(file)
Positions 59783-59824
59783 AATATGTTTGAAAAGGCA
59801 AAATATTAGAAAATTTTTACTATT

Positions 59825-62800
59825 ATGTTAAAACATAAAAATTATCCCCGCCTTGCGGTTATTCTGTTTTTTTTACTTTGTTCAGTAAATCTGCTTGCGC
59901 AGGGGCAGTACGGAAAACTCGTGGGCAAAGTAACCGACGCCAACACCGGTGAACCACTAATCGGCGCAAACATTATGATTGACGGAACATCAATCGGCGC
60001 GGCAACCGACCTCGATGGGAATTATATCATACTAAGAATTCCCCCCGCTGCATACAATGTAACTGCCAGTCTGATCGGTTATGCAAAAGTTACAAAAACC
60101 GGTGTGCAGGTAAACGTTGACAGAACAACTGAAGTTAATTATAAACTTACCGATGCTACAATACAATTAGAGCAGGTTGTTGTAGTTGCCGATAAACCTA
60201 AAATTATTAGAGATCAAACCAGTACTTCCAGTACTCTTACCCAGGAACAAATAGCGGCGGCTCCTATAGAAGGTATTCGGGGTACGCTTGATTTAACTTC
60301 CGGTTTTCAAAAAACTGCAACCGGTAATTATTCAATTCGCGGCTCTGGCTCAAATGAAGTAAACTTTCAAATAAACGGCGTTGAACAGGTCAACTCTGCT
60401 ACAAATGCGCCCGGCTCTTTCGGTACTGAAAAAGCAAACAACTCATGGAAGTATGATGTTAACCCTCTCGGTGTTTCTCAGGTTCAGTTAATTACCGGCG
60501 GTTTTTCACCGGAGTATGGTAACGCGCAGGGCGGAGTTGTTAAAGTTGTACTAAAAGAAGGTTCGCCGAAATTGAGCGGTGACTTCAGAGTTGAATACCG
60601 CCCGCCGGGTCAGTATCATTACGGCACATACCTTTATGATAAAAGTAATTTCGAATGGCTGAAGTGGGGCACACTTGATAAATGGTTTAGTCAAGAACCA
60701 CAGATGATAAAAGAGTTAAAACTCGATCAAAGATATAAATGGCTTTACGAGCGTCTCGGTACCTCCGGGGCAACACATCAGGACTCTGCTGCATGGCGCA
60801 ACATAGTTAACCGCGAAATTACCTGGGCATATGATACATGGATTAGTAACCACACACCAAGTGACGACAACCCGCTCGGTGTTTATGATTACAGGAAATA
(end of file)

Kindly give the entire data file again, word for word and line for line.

Positions 59783-59824
59783 AATATGTTTGAAAAGGCA
59801 AAATATTAGAAAATTTTTACTATT

Positions 59825-62800
59825 ATGTTAAAACATAAAAATTATCCCCGCCTTGCGGTTATTCTGTTTTTTTTACTTTGTTCAGTAAATCTGCTTGCGC
59901 AGGGGCAGTACGGAAAACTCGTGGGCAAAGTAACCGACGCCAACACCGGTGAACCACTAATCGGCGCAAACATTATGATTGACGGAACATCAATCGGCGC
60001 GGCAACCGACCTCGATGGGAATTATATCATACTAAGAATTCCCCCCGCTGCATACAATGTAACTGCCAGTCTGATCGGTTATGCAAAAGTTACAAAAACC
60101 GGTGTGCAGGTAAACGTTGACAGAACAACTGAAGTTAATTATAAACTTACCGATGCTACAATACAATTAGAGCAGGTTGTTGTAGTTGCCGATAAACCTA
60201 AAATTATTAGAGATCAAACCAGTACTTCCAGTACTCTTACCCAGGAACAAATAGCGGCGGCTCCTATAGAAGGTATTCGGGGTACGCTTGATTTAACTTC
60301 CGGTTTTCAAAAAACTGCAACCGGTAATTATTCAATTCGCGGCTCTGGCTCAAATGAAGTAAACTTTCAAATAAACGGCGTTGAACAGGTCAACTCTGCT
60401 ACAAATGCGCCCGGCTCTTTCGGTACTGAAAAAGCAAACAACTCATGGAAGTATGATGTTAACCCTCTCGGTGTTTCTCAGGTTCAGTTAATTACCGGCG
60501 GTTTTTCACCGGAGTATGGTAACGCGCAGGGCGGAGTTGTTAAAGTTGTACTAAAAGAAGGTTCGCCGAAATTGAGCGGTGACTTCAGAGTTGAATACCG
60601 CCCGCCGGGTCAGTATCATTACGGCACATACCTTTATGATAAAAGTAATTTCGAATGGCTGAAGTGGGGCACACTTGATAAATGGTTTAGTCAAGAACCA
60701 CAGATGATAAAAGAGTTAAAACTCGATCAAAGATATAAATGGCTTTACGAGCGTCTCGGTACCTCCGGGGCAACACATCAGGACTCTGCTGCATGGCGCA
60801 ACATAGTTAACCGCGAAATTACCTGGGCATATGATACATGGATTAGTAACCACACACCAAGTGACGACAACCCGCTCGGTGTTTATGATTACAGGAAATA